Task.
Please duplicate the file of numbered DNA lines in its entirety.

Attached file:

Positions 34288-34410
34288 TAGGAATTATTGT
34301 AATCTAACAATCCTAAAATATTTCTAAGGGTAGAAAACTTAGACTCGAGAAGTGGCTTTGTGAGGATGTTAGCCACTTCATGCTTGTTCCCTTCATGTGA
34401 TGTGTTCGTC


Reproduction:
Positions 34288-34410
34288 TAGGAATTATTGT
34301 AATCTAACAATCCTAAAATATTTCTAAGGGTAGAAAACTTAGACTCGAGAAGTGGCTTTGTGAGGATGTTAGCCACTTCATGCTTGTTCCCTTCATGTGA
34401 TGTGTTCGTC